• Vgl. Von einem guten Baum können keine schlechten Früchte kommen.

Shun the nonbelievers

  • „Figure out who your art is for, get better at connecting with that audience, and ignore the rest.” (S. 128)

All the things you can’t talk about

  • „Make a list. Make a list of the things you can’t talk about at work or with your spouse or with others you care about. The things on this list (and those that you were hesitant to even write down) point to places where you or the organisation feel shame. […] These are areas where you bild armor, where you don’t want anyone to go. […] When you talk about these things, when you own them, shame starts to lose its power […].” (S. 129)

Busy ≠ brave

  • = one common mistake that helps you hide. (S. 132)

Make good art

  • „Make good art” is Neil Gaiman’s prescription for whatever ails you. […] If it’s not working, make better art. If you don’t know how to make better art, learn. If the people around you are sabotaging your art, ignore them. […] And then make more art.” (S. 143)

Too clever to see

  • „You can’t accurately see until you abandon your worldview.” (S. 147)
  • => „a lifetime spent noticing” (S. 148)
  • vgl. Es lebe der Generalist!

Rarely do we see

  • „We see what we believe, not the other way around. Rarely do we see the world as it is. […] We don’t see opportunities. We fail to see pain. And most of all, we refuse to see the danger in doing nothing.” (S. 151)

Nützliches Leitprinzip: Jeder Gründer ist ein „blank slate”

  • „The blank slate is a requirement for original art. If you merely rehash what came before, if you offer me the same hot dog you served me yesterday, […] then nothing remarkable has happened; no connection has been made.” (S. 155)
  • Jeder Gründer ist ein „blank slate”. Es beginnt immer von Neuem, keiner ist wie der andere. Vorurteile und Routine sind der Tod von echter Connection. (Das habe ich auch gesehen bei der Einschulung.)

Learn & care

  • „Learn your field, of course. Excel in domain knowledge. Have empathy for your customers, and care deeply about how your work will affect them.” (S. 159)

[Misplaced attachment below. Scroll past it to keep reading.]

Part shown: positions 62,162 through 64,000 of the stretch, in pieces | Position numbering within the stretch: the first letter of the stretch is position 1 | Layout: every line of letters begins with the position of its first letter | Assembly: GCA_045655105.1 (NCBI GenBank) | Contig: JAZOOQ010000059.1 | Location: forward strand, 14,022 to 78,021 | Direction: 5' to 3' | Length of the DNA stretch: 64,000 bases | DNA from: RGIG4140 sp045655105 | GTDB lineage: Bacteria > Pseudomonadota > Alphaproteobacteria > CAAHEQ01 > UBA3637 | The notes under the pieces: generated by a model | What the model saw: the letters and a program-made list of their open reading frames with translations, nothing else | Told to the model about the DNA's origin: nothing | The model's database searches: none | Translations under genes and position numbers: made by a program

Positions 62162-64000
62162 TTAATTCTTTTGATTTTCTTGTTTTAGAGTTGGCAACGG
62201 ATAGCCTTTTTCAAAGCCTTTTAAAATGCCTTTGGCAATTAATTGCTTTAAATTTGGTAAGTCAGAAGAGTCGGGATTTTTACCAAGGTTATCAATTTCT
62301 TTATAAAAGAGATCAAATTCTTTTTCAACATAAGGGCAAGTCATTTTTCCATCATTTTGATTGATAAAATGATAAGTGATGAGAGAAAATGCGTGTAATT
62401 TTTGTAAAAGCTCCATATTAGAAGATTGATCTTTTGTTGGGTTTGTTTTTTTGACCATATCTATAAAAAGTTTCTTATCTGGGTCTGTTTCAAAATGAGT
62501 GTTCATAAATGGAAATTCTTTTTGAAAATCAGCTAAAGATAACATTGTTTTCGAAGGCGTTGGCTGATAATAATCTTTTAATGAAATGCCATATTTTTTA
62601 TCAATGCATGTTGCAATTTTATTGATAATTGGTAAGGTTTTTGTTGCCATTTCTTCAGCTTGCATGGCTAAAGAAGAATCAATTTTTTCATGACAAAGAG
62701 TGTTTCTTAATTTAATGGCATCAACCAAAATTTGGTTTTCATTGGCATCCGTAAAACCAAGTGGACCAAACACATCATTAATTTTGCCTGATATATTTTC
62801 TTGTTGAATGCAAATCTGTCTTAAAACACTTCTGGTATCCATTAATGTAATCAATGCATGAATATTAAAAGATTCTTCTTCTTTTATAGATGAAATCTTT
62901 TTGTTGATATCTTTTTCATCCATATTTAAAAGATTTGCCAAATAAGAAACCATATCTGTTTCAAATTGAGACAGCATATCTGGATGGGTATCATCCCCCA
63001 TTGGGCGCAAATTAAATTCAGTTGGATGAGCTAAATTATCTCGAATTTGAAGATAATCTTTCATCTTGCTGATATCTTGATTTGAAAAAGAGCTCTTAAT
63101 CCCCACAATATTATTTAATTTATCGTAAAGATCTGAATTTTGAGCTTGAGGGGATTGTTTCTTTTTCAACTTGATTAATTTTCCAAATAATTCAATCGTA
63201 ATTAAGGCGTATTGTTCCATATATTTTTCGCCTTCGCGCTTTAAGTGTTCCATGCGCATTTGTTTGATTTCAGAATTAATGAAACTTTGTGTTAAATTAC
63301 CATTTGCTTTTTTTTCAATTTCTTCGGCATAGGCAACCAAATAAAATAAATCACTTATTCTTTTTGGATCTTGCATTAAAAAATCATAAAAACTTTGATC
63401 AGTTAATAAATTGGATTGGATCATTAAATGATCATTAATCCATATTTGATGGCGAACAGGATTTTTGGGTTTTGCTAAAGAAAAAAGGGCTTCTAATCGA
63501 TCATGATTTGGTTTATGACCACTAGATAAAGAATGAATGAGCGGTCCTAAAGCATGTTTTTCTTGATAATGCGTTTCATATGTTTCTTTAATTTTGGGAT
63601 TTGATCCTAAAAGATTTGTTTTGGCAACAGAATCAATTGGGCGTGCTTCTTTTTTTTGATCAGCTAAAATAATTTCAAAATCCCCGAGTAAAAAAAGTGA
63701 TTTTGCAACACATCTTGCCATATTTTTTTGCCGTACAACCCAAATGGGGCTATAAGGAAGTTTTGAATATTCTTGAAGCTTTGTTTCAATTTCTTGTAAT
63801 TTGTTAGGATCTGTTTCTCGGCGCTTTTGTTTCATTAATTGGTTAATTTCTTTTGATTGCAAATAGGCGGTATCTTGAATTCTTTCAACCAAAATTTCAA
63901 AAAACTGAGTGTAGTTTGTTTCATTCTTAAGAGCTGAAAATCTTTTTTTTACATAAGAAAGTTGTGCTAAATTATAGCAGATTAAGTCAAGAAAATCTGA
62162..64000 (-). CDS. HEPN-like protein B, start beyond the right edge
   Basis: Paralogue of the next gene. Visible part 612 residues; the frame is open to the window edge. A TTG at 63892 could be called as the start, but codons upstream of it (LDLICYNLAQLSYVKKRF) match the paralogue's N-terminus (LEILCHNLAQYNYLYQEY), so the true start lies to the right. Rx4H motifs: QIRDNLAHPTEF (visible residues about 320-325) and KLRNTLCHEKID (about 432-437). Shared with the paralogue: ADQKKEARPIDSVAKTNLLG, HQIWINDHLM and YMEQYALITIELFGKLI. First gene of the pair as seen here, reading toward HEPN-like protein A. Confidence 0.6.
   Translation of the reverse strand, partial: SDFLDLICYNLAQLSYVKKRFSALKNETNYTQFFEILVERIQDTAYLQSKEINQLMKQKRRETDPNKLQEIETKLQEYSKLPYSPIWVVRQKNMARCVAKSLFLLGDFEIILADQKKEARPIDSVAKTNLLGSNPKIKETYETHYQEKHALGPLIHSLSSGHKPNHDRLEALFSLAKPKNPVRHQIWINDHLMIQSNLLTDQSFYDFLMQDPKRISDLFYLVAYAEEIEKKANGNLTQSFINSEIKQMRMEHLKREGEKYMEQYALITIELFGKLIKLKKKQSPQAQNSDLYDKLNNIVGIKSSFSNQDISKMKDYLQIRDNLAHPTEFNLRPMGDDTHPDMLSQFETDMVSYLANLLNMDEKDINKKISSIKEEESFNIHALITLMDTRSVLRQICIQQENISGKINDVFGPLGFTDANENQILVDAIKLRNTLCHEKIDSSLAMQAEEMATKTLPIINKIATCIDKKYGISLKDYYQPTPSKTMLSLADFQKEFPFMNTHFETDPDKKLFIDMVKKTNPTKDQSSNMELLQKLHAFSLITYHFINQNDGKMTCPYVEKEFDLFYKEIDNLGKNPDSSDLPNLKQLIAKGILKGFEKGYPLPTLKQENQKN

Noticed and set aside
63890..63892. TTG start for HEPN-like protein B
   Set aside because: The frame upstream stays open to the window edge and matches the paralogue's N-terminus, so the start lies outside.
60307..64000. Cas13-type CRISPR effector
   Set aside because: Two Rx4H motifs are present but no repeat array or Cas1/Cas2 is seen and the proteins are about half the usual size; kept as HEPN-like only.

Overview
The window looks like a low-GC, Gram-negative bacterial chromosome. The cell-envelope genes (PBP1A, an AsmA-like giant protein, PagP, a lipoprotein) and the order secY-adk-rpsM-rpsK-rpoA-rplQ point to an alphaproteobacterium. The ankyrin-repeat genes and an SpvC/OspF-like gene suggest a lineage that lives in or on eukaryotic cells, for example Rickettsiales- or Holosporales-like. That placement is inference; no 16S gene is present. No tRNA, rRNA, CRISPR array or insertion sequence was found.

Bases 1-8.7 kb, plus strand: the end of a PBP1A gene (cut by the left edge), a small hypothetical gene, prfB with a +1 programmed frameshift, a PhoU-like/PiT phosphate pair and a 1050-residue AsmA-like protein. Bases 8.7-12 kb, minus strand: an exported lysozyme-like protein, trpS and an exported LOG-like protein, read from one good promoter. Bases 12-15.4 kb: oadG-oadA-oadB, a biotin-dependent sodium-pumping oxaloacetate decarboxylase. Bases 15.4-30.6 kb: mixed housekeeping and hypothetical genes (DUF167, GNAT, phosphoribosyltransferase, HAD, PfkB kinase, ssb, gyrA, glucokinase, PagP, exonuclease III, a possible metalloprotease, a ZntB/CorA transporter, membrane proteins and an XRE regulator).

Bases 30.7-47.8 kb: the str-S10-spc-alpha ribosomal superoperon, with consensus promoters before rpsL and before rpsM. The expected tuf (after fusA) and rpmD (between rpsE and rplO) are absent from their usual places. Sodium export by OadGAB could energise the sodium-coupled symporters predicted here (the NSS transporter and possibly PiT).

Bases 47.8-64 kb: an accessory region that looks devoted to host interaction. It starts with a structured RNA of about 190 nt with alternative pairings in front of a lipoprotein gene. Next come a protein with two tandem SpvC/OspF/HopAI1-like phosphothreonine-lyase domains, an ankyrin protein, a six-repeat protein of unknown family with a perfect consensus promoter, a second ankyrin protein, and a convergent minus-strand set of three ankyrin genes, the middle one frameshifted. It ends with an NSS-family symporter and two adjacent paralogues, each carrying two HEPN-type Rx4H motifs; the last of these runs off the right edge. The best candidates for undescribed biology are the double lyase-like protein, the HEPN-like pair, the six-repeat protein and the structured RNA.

Caring enough to call is part of the art

  • „To the artist, to the human who values outcomes and connection, caring enough to call is part of the art.” (S. 161)
  • „What connects people and what changes them is the caring part.” (S. 161)
  • „Anyone who cares and acts on it is performing a work of art.” (S. 161)

Generosity > perfection 

  • „Your generosity is more important than your perfection.” (S. 165)
  • Ich denke, das gilt für jede Form des Lehrens, z.B. Blog, Podcast etc.
  • Das bedeutet nicht, dass man schludrig arbeiten soll. Aber Kunst kann nie perfekt sein; es geht um den Ausdruck.

Just write

  • „Just write. Write poorly. Continue to write poorly, in public, until you can write better.” (S. 166)
  • „Everyone should learn to write in public. […] Turn off comments, certainly – you don’t need more criticism; you need more writing.” (S. 166)
  • „Do it every day. Every single day. Not a diary, not fiction, but analysis. Clear, crisp, honest writing about what you see in the world. Or want to see. Or teach (in writing).” (S. 166)
  • „If you know you have to write something every single day, even a paragraph, you will improve your writing.” (S. 166)
  • „So if you know you have to write tomorrow, your brain will start working on something better than bad.” (S. 167)
  • „Write like you talk. Often.” (S. 167)

Was meine eigentliche Arbeit ist

  • „If your work is to do art, then doing art is what you ought to be organizing your energy and your time around. Excuses aren’t welcome.” (S. 169)

Kunst, die ich in der Gründungsberatung machen kann

  • „What you can do is take responsibility. You can make small connections, small experiments, and small failures and own the results. You can honestly and clearly report what you’re learning and what you’re making and then do it again.” (S. 172)
  • „The obligation is to carve out time for the big work, the work of art.” (S. 172)
  • „No need to wait for permission […]. The big work is available to you as soon as you decide to do it.” (S. 172)
  • „And if your current gig doesn’t appreciate you, someone else will.” (S. 172)
  • „And yes, I know it would be better if you had more time, but no, we don’t.” (S. 173)


  • „The art of compromise is knowing when not to.” (Jason Fox) (S. 173)

Ira Glass understands me